Refugees in Europe confront catastrophic conditions

The mistreatment of refugees in the European Union is taking on ever more alarming dimensions. Thousands have been left waiting outside in heavy rains and mud with no shelter; sleeping in open fields, parks or train stations; waiting desperately behind barbed wire fences and at ferry docks; and surrounded by baton-wielding police who attack them with stun grenades and tear gas. This brutal reality stands in sharp contrast to the hypocritical declarations of Jean-Claude Juncker, president of the European Commission, or German Chancellor Angela Merkel.

Throughout Europe, there has been a wave of generosity and support for refugees among the population, beginning in Greece and extending through Serbia and Hungary, where people who often have very little to live on themselves still share what they have. In Hungary, they even risk prosecution for aiding illegal entry. In Germany, volunteers care for refugees and have made numerous donations.

In complete contrast, European governments and security agencies are bullying and harassing refugees wherever they can and doing everything possible to get rid of them as quickly as possible.


A disturbing video from the registration camp of Röszke on the Hungarian-Serbian border highlights the inhumane treatment of refugees. In the video, police throw water bottles and bread to refugees who are caged behind fences like animals. Desperate people with arms outstretched try to get hold of the miserable packages of food. It is a scene that resembles feeding time at a zoo more than a food distribution at a refugee camp in the wealthy European Union.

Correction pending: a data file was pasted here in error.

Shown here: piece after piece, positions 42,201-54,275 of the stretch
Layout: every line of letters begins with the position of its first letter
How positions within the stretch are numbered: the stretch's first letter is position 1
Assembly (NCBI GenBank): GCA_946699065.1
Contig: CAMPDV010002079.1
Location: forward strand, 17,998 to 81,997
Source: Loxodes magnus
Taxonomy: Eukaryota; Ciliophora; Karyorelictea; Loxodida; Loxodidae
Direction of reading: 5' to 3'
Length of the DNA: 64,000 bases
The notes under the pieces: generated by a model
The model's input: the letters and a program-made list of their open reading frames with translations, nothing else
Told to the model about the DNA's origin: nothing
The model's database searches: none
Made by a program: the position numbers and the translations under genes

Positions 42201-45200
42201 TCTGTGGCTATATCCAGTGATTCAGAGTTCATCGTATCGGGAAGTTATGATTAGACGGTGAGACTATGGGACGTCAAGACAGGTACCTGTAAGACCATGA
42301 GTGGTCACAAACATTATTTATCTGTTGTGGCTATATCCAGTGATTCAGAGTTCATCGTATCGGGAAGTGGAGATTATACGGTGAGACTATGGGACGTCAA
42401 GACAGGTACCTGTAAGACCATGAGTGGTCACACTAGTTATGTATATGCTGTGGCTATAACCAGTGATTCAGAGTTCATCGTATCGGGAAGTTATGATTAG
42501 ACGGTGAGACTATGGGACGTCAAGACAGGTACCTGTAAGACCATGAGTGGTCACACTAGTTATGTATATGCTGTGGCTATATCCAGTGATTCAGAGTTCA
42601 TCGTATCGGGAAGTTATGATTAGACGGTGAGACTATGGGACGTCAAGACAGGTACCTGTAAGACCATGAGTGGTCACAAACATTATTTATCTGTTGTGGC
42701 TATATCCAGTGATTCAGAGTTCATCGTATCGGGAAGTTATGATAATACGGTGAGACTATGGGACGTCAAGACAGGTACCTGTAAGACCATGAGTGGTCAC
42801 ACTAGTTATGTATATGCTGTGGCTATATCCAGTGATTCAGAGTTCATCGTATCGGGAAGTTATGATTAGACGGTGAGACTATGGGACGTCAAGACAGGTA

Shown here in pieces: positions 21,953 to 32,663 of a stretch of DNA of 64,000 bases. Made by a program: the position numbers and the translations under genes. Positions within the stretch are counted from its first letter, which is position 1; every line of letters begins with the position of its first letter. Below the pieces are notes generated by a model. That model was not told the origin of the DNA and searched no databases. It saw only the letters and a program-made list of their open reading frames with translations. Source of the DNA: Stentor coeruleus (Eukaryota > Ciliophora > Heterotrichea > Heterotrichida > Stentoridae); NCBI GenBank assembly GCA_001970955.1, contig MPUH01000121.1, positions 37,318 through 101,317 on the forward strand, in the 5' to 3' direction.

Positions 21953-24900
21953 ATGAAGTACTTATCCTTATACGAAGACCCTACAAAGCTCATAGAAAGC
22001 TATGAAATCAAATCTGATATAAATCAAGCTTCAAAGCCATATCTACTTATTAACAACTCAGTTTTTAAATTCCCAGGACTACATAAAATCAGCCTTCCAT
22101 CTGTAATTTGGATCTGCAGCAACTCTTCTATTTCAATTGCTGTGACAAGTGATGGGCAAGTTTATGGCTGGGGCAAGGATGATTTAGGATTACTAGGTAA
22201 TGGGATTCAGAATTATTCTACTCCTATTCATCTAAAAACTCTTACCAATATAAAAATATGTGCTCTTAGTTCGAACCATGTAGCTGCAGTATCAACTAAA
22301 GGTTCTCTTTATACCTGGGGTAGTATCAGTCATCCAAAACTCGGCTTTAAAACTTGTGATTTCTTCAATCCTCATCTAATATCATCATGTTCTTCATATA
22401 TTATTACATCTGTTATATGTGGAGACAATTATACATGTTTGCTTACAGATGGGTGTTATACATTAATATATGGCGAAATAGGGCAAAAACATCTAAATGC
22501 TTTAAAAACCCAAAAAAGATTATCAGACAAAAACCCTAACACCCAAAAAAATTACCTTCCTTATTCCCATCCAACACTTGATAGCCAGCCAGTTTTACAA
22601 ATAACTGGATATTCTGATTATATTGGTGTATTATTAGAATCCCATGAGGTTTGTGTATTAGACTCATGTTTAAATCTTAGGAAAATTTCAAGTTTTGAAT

Peter Bouckaert, crisis coordinator with Human Rights Watch, described the conditions in the reception camp: “The detainees at Röszke are held in filthy, overcrowded conditions, hungry, and lacking medical care.” His organization received a limited tour of the camp from Hungarian authorities and questioned some of the refugees.

The sleeping quarters in the tents are not nearly large enough for the refugees. They get neither enough to eat nor clean drinking water. Mothers who inquire about water for their babies are instructed to use dirty water. Children, constantly vomiting and suffering from high fevers, go without medical care. Two refugees told Human Rights Watch that the kinds of conditions that prevailed there “were made only for animals.”

Recently, around three or four thousand refugees have been picked up each day at the Hungarian-Serbian border and brought to the camp with no end to the flow of people in sight. On Tuesday, a new law will take effect in Hungary that criminalizes illegal entry. Refugees will be threatened with imprisonment and deportation to Serbia.

Prime Minister Viktor Orban and his chancellery minister Janos Lazar have repeated for weeks that on September 15, “a new era” in the treatment of refugees will begin. A 60 meter-wide “transit zone” will be established which will be formally considered neither Hungarian nor European territory, but will be treated in a similar way as transit zones in airports. There, asylum applications will be processed in eight-day rush procedures. Only refugees who receive protection status will be permitted entry into Hungary, while the great majority will be mercilessly deported back to Serbia. The planned measures are in flagrant violation of Geneva Conventions concerning refugees, according to which no refugee may simply be refused entry at the border.